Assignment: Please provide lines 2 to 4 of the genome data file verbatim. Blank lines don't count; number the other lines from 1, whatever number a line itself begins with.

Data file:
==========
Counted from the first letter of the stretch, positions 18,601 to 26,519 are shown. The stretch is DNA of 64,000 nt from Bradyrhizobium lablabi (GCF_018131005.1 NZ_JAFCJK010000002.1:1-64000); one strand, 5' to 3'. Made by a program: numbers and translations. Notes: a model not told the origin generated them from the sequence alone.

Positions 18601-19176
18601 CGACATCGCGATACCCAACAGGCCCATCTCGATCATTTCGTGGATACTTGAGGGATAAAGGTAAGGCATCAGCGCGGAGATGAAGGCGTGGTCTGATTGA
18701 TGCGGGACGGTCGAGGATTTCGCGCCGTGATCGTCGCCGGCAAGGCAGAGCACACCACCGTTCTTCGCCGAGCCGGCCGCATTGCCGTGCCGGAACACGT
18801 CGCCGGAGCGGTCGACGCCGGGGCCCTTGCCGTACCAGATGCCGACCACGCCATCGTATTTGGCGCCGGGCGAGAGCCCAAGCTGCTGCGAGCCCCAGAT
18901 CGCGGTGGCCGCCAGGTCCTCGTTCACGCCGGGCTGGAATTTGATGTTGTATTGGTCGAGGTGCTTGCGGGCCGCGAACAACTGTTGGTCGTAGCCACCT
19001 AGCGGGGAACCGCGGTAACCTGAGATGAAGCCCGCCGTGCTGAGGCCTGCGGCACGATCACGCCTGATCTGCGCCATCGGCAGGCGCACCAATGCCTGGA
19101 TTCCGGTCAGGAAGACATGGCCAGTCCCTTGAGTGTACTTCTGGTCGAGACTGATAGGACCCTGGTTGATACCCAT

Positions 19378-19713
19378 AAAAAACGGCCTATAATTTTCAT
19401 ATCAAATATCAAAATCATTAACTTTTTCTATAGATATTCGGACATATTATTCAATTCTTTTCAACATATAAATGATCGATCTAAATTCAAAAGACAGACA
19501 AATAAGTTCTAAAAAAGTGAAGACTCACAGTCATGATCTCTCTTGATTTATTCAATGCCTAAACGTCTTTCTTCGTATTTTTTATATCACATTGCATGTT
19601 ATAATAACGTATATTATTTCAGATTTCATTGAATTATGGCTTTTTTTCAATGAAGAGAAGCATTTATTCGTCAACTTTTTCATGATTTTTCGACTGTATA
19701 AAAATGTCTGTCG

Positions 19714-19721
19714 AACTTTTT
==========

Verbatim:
Positions 18601-19176
18601 CGACATCGCGATACCCAACAGGCCCATCTCGATCATTTCGTGGATACTTGAGGGATAAAGGTAAGGCATCAGCGCGGAGATGAAGGCGTGGTCTGATTGA
18701 TGCGGGACGGTCGAGGATTTCGCGCCGTGATCGTCGCCGGCAAGGCAGAGCACACCACCGTTCTTCGCCGAGCCGGCCGCATTGCCGTGCCGGAACACGT